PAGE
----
Ford Tweetup – Lessons Learned

This week Jeff Cutler (@jeffcutler) and Christine Koh (@bostonmamas) were the oh-so-gracious hosts for the Boston #fordtaurus Tweetup (see the new Ford Taurus SHO and drive it!)  The local event was part of a grand tour (The Summer of Taurus) for the new cars, pairing the vehicles in different cities with local Twitterati/bloggers and a (semi-random) Ford executive.  (Boston’s event brought Corporate Counsel David Leitch out from Detroit.)  There were lots of interesting PR, Social Media, events and business lessons to be picked up from the Ford event.  Here are just a few:

Get your executives out talking to “the people.”

  1. How? “All-in” or “everyone else is doing it” — David and the Ford PR rep from Ogilvy both told me that several of the Ford senior execs had been pressed into service for the series of events.
  2. How? “Pick a place, any place at all” — The execs had been told to pick a spot where they knew people.  In the three cities he was visiting, David was going to be able to visit a sister, his hometown and get close to where his son was going to college.  I’m sure it also was handy that the execs could probably deliver some warm bodies if needed…which they weren’t, at least in Boston.
  3. Why? Face-to-face meetings with your customers are good things. Looking at the long list of tweets, it’s hard to find any negative comments.  Fact is, people are nice to people and once you have met real people from a company, it is harder to make mean comments about the company.

Partner with the locals:

  1. Ogilvy partnered with two well-known local bloggers and Twitters (Jeff and Christine) to get the word out.
  2. Good going on getting a woman on the team (Christine.)  Yes, folks, women do buy cars, influence the purchase of cars, and STILL get short shrift on most things car-related.  (As some of you know, I come from a car-happy family, racing, selling and in general, enjoying things that go VERY fast.  Some of my favorite memories are of the (mostly ticket-less) driving of my Beretta GTZ (Quad-4 engine that hauled but constantly needed new valves, sigh.)  When I bought the Beretta, I actually walked out of one dealership that wanted to speak with my (then-non-existent) husband.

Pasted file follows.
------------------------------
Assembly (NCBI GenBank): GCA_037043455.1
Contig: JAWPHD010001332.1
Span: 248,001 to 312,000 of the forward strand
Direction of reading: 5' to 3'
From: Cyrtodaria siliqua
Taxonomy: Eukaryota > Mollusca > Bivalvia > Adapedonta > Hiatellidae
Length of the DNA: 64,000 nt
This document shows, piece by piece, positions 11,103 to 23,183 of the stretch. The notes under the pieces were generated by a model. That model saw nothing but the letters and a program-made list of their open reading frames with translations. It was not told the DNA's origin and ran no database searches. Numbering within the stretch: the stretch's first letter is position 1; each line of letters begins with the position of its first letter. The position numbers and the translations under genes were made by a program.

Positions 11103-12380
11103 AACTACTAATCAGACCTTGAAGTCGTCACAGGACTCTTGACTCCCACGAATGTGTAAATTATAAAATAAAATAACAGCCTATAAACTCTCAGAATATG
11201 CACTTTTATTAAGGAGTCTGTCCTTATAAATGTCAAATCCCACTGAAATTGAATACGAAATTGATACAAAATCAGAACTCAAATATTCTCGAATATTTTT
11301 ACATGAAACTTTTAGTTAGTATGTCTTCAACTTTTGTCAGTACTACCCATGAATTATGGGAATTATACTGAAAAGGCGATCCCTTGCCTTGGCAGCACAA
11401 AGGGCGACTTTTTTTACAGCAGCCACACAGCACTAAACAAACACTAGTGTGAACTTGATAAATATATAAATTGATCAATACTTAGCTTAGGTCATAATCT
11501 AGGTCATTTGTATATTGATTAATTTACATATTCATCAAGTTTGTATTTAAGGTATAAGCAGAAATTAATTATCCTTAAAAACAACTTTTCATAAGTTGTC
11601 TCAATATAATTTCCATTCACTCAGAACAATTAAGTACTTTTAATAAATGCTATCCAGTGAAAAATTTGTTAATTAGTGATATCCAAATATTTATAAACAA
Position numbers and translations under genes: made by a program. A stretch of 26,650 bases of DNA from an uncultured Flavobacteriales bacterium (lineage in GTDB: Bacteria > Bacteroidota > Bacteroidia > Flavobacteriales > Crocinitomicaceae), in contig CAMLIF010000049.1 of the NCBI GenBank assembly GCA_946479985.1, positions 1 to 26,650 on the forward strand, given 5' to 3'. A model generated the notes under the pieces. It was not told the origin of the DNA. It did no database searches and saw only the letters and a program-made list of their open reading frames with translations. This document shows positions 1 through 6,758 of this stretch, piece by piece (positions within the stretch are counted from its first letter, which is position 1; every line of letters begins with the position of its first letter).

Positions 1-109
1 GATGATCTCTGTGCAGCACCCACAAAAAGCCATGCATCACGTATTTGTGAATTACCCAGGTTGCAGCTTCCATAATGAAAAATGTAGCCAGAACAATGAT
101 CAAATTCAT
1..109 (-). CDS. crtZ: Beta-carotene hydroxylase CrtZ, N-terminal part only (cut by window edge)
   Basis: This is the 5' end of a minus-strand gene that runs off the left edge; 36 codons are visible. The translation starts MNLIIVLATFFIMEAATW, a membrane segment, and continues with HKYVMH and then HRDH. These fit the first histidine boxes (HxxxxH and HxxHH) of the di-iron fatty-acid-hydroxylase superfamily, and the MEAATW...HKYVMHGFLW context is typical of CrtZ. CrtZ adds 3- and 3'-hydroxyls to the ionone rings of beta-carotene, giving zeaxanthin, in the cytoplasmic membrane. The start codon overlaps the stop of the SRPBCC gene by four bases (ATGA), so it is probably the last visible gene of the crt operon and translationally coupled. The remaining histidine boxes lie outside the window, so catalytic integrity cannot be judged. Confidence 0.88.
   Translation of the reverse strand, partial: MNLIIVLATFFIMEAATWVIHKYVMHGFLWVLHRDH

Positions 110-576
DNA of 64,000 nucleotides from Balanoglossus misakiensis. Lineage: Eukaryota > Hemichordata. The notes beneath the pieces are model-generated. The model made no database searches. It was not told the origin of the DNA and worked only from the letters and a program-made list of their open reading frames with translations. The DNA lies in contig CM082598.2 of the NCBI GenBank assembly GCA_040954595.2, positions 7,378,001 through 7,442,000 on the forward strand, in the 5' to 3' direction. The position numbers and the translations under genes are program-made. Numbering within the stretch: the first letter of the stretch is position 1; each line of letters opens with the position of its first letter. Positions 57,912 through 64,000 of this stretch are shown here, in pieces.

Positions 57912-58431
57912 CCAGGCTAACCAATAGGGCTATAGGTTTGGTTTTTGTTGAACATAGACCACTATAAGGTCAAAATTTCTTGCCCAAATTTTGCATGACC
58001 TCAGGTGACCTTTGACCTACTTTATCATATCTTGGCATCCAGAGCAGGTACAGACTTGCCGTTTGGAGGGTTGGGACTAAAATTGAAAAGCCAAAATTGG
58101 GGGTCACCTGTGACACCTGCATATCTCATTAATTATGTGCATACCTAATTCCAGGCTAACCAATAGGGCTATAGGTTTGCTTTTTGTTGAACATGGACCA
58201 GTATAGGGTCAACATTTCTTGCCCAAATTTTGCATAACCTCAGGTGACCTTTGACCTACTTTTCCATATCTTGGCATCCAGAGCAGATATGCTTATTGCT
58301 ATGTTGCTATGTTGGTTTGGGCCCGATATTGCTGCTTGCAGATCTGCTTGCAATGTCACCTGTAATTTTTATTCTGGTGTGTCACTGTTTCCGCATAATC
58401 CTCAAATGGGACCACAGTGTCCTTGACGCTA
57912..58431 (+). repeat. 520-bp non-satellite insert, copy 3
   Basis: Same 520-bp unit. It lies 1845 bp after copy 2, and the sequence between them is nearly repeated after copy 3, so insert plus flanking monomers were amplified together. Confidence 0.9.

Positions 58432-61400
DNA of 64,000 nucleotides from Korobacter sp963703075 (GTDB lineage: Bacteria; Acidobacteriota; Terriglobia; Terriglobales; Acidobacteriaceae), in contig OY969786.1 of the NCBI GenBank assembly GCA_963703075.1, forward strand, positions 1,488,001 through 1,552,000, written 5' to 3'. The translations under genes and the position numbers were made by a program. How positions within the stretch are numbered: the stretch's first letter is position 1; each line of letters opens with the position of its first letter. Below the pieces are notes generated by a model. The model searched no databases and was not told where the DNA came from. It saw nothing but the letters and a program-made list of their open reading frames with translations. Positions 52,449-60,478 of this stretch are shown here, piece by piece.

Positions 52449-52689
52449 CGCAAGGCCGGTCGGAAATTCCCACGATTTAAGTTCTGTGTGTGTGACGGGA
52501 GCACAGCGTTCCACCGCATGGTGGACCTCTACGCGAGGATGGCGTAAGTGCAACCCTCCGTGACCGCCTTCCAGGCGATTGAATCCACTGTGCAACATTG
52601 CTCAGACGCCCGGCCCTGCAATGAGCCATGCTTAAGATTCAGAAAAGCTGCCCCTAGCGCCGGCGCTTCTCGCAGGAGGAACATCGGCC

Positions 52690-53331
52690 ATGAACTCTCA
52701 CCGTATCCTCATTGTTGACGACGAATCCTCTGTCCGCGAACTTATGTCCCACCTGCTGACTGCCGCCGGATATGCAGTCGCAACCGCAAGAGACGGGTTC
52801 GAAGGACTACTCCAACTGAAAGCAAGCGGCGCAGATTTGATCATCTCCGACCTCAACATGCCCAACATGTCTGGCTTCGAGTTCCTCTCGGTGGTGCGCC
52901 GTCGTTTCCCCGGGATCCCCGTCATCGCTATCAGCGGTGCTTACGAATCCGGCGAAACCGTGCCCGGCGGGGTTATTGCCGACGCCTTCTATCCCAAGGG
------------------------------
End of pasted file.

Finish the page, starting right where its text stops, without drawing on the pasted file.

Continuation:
3. Of course I’m sure @Scottmonty could have brought out the crowds all by himself but having Jeff and Christine there to add comments, etc. pulled it out of the “talking amongst ourselves” thing.  (“It’s advertising when you tell everyone how great you are; it’s PR when others do it.”)

Test track not included:

  1. Yes, it was a car that could haul (well, it looked fast…and one comment from the back seat “How do the brakes work?” while I was driving was an indicator that the car and I were exceeding someone’s comfort zone.) Hauling around a test track would have made for a good time but for a tweetup, the Asgard was a good choice.  First off, where’s the closest test track to Boston?  (I have no clue.) Even big empty parking lots are few and far between around here.  Second, let’s talk damage and liability — if you’ve got a limited number of cars and limited time and a schedule to keep, turning over a fast car to a bunch of amateurs on a test track isn’t the greatest idea.  (Sorry, Dude. I have to beg to differ.)  Better to keep things to a central location and in Cambridge where speeds are naturally limited.
  2. Hanging around in a social setting is conducive to blogging, tweeting and, in general, talking up a new product.  Bloggers don’t work in a vacuum.  The social lubrication and (frequently) the liquid lubrication) help.
  3. And, yes, asphalt is hot and that day had been in the 90s — ugh.  Blah.  I prefer the air-conditioned bar while waiting for my turn to drive, thank you very much.  And, the Taurus’ air conditioned seats.  (I used to think heated seats were the epitome of luxury.   Opinion officially revised now — air conditioned seats is where it is at, baby.  Whooo.)

Come prepared to document

  1. If you are throwing the shindig, make sure you’ve got your camera because DANG, I forgot my camera at home again!  (The Sony HandyCAM that was my mother’s day gift keeps getting left on my desk.)  John from Ogilvy got lots of great coverage, I am sure.
  2. It’s a numbers game — you are going to end up with few posts and tweets than people.  People do what is quick and easy, for the most part.  Even the most dedicated bloggers get bogged down, delayed or distracted.  I have a few dozen blog post drafts that will probably never see the light of day.  To post them now would be weird so much time has passed.
  3. Ford had a Facebook page for RSVPs, links to the blog posts, etc.  A convenient place to link to all the “coverage.”  (I do something similar for Mass Innovation Nights — a round-up of the blog posts about each event and the products that get launched there.)

If you are in PR, marketing, or touting yourself as a social media expert, make sure you get out when the big boys come to town.  There are always things you can learn, and even if what they are doing isn’t that out of the ordinary, the attention to detail can often be worth the price of admission.  It never hurts to have that lesson reinforced.